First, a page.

Monday, 15 April 2013

Minimum wage & writing - does it still add up for newcomers?

Evening all,

You've probably seen that today the UK minimum wage has increased to £6.31 (from £6.19), a below inflation increase. I'm not going to get into a debate on whether minimum wage is a good thing (and if it is, whether £6.31 is the right rate!) but I would like to think a little about the economics of writing for a living.

Most books take a long time to write. You all know us for our speed writing experience - two of us, writing ten hours a day, six days a week took seven weeks from blank page to post edit manuscript.
That's roughly 420 hours of work. I'd have liked to have spent more time, but when you've set yourself a speed writing challenge it's the time taken that matters.

If you go back to our first blog posts you'll see how we only set out to write "a book" rather than "the best possible book". As the saying goes, you can have something quick, something quality, or something cheap: Pick two!

Clearly there is an element of time is money to calculating the investment in a book. We spent frugally on edits, cover design, and publicity. Those numbers can all be seen, broken down, in early posts. But the biggest cost is our time. Our 420 hours is, in our opinion, a bare bones minimum. If we allow for thought time, extra rewrites, post release publicity and other connected activities (such as tax, licensing, soliciting reviews etc) then that quickly rises. For the sake of argument, let's assume we keep churning out books as fast as possible, never losing inspiration and we allow the books to sell without heavy advertising. Each book will therefore need to earn minimum wage (after costs, which may not be tax deductible / you may not have tax to deduct against if earning minimum wage).

Dan, as a minor, isn't entitled to minimum wage. He was sixteen at the time of writing Dead on Demand. In contrast, I have three degrees and professional expertise that you won't get for minimum wage. Rather than be convoluted and try to calculate what our time (as a chef / lawyer) is actually worth, we'll cheat and use minimum wage.

That gives us £6.31 an hour for 420 hours (between us), or £2650.20. For the eagle eyed out there, I'll make it clear we're ignoring Working Time Directive issues as well as working time limits for minors.

Throw in editing, cover design and marketing and that's roughly £3500 in cost.

To break even on the venture we have to take into account Amazon's cut, and the digital delivery fee. We have options in terms of pricing, but too high will just not sell.

As a quick guide on pricing (taking into account our filesize - which is pretty average for a novel not laden with pictures):

Price = Royalty

£0.75 (minimum price) = £0.26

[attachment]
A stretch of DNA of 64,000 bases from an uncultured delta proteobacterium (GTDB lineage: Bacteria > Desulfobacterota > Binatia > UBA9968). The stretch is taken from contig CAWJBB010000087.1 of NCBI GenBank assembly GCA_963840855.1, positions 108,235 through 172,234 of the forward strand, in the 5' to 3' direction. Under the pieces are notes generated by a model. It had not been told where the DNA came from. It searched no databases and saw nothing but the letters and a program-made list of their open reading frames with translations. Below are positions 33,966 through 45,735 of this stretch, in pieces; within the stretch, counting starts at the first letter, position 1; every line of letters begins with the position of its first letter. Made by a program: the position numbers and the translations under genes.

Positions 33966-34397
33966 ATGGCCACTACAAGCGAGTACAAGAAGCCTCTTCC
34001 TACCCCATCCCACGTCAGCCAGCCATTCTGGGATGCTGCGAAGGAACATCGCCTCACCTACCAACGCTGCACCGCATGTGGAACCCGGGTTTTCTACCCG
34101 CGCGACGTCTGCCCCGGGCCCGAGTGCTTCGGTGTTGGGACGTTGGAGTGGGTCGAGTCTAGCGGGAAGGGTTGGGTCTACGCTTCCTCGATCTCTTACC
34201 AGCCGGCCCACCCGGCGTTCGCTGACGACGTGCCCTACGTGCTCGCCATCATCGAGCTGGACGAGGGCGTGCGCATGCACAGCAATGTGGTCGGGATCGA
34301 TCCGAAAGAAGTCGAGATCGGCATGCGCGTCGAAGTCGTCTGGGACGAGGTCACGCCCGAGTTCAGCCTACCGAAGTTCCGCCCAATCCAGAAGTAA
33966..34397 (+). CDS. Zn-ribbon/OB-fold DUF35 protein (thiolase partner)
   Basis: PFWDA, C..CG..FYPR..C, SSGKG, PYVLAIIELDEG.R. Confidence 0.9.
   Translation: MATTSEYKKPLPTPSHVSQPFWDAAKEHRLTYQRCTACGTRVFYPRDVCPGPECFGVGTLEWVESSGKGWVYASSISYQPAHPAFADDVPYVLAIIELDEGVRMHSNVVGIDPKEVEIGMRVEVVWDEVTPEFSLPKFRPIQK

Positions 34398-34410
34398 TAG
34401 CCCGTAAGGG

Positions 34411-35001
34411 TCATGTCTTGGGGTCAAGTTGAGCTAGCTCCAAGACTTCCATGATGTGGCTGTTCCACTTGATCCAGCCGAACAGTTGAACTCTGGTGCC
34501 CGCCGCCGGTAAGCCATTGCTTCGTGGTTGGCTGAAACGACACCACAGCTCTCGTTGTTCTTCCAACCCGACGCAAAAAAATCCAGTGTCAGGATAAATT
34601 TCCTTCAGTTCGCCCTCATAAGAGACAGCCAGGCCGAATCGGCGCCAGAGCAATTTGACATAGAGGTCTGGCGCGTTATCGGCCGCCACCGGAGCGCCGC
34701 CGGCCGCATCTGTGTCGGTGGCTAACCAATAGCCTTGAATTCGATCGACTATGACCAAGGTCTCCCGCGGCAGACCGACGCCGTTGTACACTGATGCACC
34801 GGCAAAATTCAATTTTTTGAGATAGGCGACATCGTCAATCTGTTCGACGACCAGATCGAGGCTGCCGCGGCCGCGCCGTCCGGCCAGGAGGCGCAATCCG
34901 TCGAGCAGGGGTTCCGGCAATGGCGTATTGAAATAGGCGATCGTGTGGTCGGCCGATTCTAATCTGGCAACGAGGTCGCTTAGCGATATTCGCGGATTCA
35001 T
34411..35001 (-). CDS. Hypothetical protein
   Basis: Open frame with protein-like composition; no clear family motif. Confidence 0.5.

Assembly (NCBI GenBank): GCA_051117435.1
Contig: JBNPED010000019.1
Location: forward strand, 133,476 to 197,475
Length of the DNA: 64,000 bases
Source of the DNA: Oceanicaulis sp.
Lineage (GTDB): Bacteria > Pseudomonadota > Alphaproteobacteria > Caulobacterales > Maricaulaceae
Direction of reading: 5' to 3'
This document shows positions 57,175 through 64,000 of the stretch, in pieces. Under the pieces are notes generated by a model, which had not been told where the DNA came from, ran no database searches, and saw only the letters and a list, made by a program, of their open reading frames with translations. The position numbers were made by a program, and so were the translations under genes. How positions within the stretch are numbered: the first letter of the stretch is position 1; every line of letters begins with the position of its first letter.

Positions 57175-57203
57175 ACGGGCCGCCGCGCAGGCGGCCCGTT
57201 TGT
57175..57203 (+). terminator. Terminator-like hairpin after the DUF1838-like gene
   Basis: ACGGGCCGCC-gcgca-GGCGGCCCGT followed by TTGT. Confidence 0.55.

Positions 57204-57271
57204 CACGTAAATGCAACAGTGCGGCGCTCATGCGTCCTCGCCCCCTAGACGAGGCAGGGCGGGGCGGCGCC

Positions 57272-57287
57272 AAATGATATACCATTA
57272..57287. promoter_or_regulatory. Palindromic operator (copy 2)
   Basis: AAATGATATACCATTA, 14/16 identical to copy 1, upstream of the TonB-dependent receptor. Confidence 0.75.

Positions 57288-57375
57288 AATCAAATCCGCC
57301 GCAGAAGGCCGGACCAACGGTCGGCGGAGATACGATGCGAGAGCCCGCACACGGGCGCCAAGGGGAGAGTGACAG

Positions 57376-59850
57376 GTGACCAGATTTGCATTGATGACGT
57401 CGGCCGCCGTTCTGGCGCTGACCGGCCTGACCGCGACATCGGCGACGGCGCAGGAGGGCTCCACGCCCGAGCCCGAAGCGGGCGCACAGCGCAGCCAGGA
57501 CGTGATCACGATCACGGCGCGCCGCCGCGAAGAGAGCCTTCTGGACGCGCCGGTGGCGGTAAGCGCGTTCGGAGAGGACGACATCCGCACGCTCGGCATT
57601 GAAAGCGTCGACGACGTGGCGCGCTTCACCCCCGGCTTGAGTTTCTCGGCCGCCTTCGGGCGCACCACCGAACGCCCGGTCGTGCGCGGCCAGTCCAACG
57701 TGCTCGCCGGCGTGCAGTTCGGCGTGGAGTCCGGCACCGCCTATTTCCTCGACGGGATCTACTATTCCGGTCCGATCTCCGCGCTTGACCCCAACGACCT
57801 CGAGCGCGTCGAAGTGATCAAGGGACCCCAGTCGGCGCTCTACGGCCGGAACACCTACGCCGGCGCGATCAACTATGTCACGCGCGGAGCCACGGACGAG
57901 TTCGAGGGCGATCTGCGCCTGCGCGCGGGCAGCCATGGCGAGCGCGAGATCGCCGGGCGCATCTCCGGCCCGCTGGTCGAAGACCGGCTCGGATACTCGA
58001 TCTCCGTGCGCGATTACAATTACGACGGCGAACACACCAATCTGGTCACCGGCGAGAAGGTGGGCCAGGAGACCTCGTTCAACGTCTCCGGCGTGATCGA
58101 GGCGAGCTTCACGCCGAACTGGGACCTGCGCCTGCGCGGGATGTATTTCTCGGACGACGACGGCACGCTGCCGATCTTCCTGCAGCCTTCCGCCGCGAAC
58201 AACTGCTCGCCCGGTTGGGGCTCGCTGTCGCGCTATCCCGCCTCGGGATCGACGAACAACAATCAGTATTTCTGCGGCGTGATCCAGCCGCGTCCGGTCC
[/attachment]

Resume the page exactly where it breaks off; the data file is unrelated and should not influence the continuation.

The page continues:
£0.99 = £0.35
£1.49 = £1.04
£1.99 = £1.39
£2.49 = £1.74
£2.99 = £2.09
£3.99 = £2.79
£4.99 = £3.49

Side note - see an older post here on pricing at 99c - and the HUGE volumes of sales required to live on that.

This is slightly complicated by the fact Amazon add 3% Luxemborg VAT to the price set - so if you choose £3.99 then you'll see a price of £4.19 appear on-site. We all like round numbers so authors usually take their price down a few pence to account for this. So for a £2.99 price we select £2.90 in KDP giving a royalty of £2.02 per copy.

In our experience, above £2.99 you see a big drop off in sales. There is simply too much competition - with so many authors going 99c or free, it's hard to compete.

But what is a fair price? We like £2.99.

To pay ourselves minimum wage, we'd have to sell (3500/ 2.02) or 1733 copies. That's pretty ambitious. If we drop to £1.99 then we need 2518 copies to sell. At 99p we'd need to sell a whopping 10,000 copies. At the minimum price of 75p that rises further to a HUGE 13,462!

Most authors sell only a hundred or so copies. Many sell less. Often a chunk of these are to friends and family. To get minimum wage is pretty hard. It requires capital investment on top of time. It doesn't necessarily pay off, and even when it does it might take YEARS to hit the magic 1733 copies needed at a fair £2.99 price. Royalties are a 'for life' investment. If we're lucky, Dead on Demand will still be selling in 50 years. Long term, it's not a bad bet. But who works for minimum wage? Even waiting tables comes with tips... and you'll get a consistent cheque each month. If we were to keep to a theoretical "book every 7 weeks" output then the sales rate should increase with the added exposure/ audience building and the fluctuations in earnings should be ironed out to some extent by having multiple books on the go (but - seasonal fluctuations will still occur!).

I love eBooks - and as a long term strategy I think it's worth the time (even adjusting the above for the rate I earn in my day job)... but for paying the bills now, it's pretty dire. We've had a fair few fan emails suggesting we drop the rate or give Dead on Demand away for free. We've already given away 55,000 copies (plus many thousands of copies of our other books too). While we love that you guys read our work, we've got to pay the bills too (and I live in London where the minimum wage really doesn't cut it). So for our next book, we're sticking at £2.90 and keeping our £2.02 a copy. We probably will do a free run, but please don't email us asking for a free copy: you wouldn't go into your newsagents and ask for a free paper, or ask Shell for free petrol. Authors really don't earn very much (except for the elite minority who hit the big lists/ sell movie rights etc). Digital may not have distribution costs, but production costs such as time take a very long time to be amortized into insignificance.

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